RA can be generated in multiple forms as all-trans, 9-cis, and 13-cis RA [26, 27]; however, all-trans RA (atRA) is physiologically the most abundant [28]. RA interacts with nuclear receptors, such as the retinoic acid receptor (RAR) and retinoid receptor X (RXR), to regulate the transcription of several target genes [10, 29] by binding the retinoic acid-responsive elements (RAREs) in DNA [30]. These receptors form heterodimers; RAR comprises three major isoforms (α, β, and γ) that interact with all forms of RA, whereas RXR, which also has the α, β, and γ isoforms, mainly interacts with 9-cis RA [31]. RA can also signal through peroxisome proliferator-activating receptor beta (PPAR-β) when it forms a heterodimer with RXR, which may be important for lipid metabolism and glucose homeostasis [1]. In addition, chicken ovalbumin upstream promoter-transcription factor II (COUP-TFII) [32] and hepatocyte nuclear factor 4 (HNF-4) [33] receptors can forms a heterodimer with RXR and become low-affinity retinoic acid receptors. Similar to PPAR-β, their signals are important for lipid metabolism and glucose homeostasis [32].

Control of the RA concentration in tissues is performed by a group of enzymes that belong to the cytochrome P450 family 26 (CYP26), including subfamilies A1, B1, and C1 (CYP26A1, CYP26B1, and CYP26C1), which catalyze RA present in the cytosol to generate the oxidized forms (5,8-epoxy RA, 4-oxo RA, 4-hydroxy RA, and 18-hydroxy RA) [34, 35]. The action of these enzymes prevents RA accumulation in the organism and maintains optimal physiological RA concentrations for the best performance.

3. Effects of RA on Immune Cells

RA can act on different cells of both the innate and adaptive immune systems (Figure 2), exerting local action at mucosal sites, mainly in the intestinal mucosa, and systemic action. In addition, RA plays a key role in the maintenance of immune homeostasis during inflammatory responses.

Figure 2: Role of RA in immune cells. RA can act on different cells of both the innate and adaptive immune systems exerting local action at mucosal sites and systemic action, which simultaneously, depending on where the RA-producing cells, mainly CD103+ DCs, are located when it releases the RA. (A) However, in an inflammatory environment (red box), PGE2 released during the inflammatory response inhibits the RALDH enzyme that is required for RA synthesis. When RA is released, it acts as follows: (B) RA together with proinflammatory cytokines contributes to the activation of DCs and the generation of effector T cells; (C) RA promotes macrophage modulation, inhibiting inflammatory mediators and the release of TNF and NO; (D) RA also activates ILC3, especially LTi cells, which are required for the formation of lymphoid tissue, including during fetal development; (E) RA induces expression of the molecules α4β7 and CCR9 in lymphocytes and ILCs and the homing of these cells into the intestine and promotes the balance of Th17/Treg cells in the GALT, assuring tolerance, but is also able to induce Th17 in the presence of infection and inflammation; and (F) RA promotes the activation of B cells and their differentiation into Ab-secreting plasma cells.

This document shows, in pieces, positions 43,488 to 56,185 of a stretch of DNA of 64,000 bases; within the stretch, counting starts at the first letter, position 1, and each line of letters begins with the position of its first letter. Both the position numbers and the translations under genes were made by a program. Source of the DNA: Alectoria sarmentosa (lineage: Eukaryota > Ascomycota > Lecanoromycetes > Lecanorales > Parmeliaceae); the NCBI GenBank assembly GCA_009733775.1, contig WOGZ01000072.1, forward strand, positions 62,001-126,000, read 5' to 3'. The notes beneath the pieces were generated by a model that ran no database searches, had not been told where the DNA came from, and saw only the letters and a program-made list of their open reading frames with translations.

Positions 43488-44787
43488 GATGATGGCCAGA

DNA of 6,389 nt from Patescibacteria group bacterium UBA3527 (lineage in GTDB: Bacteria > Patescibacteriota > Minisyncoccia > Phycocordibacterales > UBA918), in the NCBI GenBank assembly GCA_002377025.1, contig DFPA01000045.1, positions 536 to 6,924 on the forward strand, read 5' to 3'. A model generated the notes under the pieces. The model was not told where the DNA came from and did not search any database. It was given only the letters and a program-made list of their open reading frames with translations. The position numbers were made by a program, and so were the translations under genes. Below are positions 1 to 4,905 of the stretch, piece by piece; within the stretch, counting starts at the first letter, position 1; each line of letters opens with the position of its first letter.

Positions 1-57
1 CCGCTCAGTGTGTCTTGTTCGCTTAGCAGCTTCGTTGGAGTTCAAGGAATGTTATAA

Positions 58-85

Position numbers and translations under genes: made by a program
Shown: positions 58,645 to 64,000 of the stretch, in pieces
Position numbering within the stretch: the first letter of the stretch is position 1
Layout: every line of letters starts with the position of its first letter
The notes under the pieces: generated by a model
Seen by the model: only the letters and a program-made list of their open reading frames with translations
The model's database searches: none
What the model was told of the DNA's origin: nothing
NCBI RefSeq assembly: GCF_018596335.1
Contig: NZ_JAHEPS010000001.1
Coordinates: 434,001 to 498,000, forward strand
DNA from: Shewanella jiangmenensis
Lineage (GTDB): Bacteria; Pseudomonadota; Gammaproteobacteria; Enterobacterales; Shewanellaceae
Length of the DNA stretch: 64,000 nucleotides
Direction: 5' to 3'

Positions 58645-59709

3.1. Tolerogenic Effect of RA on DCs and Macrophages

The balance between tolerance and effector responses is mainly regulated by antigen-presenting cells (APCs), especially DCs [36]. DCs in peripheral organs are characterized by the expression of CD103 and CD11b molecules [37]. RA can regulate the differentiation of bone marrow DC precursors (pre-DCs) into premucosal DC (pre-μDCs) by expression of gut-trafficking receptor α4β7 and gives rise to intestinal CD103+CD11b+ DC, in mice [38].

Tolerogenic CD103+ DCs, which are located mainly in the lamina propria of the small intestine and gut-associated lymphoid tissue (GALT), such as PPs and mLNs [39, 40], are responsible for the maintenance of homeostasis. This type of DC can promote the generation of Foxp3+ regulatory T cells and the migration of regulatory and effector cells to the GALT [911]. The migration of T and B cells is mediated by CD103+ DCs due to their ability to synthesize RA [10, 41] as these cells have a high expression of the RALDH1 and RALDH2 enzymes, which are responsible for the conversion of retinal to RA; thus, these cells are the main synthesizers of RA [42].